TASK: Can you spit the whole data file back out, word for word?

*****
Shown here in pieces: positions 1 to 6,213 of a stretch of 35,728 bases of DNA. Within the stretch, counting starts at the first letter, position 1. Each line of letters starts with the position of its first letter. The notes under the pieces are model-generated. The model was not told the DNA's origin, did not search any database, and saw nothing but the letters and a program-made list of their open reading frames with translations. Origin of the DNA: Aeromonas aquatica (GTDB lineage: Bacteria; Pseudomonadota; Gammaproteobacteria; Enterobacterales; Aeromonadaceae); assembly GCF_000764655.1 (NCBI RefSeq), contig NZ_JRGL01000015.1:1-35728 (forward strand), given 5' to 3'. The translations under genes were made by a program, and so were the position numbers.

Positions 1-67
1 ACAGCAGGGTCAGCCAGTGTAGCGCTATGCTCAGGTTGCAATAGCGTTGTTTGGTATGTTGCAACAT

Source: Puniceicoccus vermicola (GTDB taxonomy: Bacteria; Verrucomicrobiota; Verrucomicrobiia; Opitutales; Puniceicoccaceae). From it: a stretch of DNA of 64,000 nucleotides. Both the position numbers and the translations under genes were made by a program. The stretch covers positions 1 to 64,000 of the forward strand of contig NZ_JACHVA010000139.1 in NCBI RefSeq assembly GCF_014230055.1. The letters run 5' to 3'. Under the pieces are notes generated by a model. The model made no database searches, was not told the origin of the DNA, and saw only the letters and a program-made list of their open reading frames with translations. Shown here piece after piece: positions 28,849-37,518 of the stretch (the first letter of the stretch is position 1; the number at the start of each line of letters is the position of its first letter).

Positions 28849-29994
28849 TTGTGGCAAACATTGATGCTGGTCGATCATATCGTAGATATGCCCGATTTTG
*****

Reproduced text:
Shown here in pieces: positions 1 to 6,213 of a stretch of 35,728 bases of DNA. Within the stretch, counting starts at the first letter, position 1. Each line of letters starts with the position of its first letter. The notes under the pieces are model-generated. The model was not told the DNA's origin, did not search any database, and saw nothing but the letters and a program-made list of their open reading frames with translations. Origin of the DNA: Aeromonas aquatica (GTDB lineage: Bacteria; Pseudomonadota; Gammaproteobacteria; Enterobacterales; Aeromonadaceae); assembly GCF_000764655.1 (NCBI RefSeq), contig NZ_JRGL01000015.1:1-35728 (forward strand), given 5' to 3'. The translations under genes were made by a program, and so were the position numbers.

Positions 1-67
1 ACAGCAGGGTCAGCCAGTGTAGCGCTATGCTCAGGTTGCAATAGCGTTGTTTGGTATGTTGCAACAT

Source: Puniceicoccus vermicola (GTDB taxonomy: Bacteria; Verrucomicrobiota; Verrucomicrobiia; Opitutales; Puniceicoccaceae). From it: a stretch of DNA of 64,000 nucleotides. Both the position numbers and the translations under genes were made by a program. The stretch covers positions 1 to 64,000 of the forward strand of contig NZ_JACHVA010000139.1 in NCBI RefSeq assembly GCF_014230055.1. The letters run 5' to 3'. Under the pieces are notes generated by a model. The model made no database searches, was not told the origin of the DNA, and saw only the letters and a program-made list of their open reading frames with translations. Shown here piece after piece: positions 28,849-37,518 of the stretch (the first letter of the stretch is position 1; the number at the start of each line of letters is the position of its first letter).

Positions 28849-29994
28849 TTGTGGCAAACATTGATGCTGGTCGATCATATCGTAGATATGCCCGATTTTG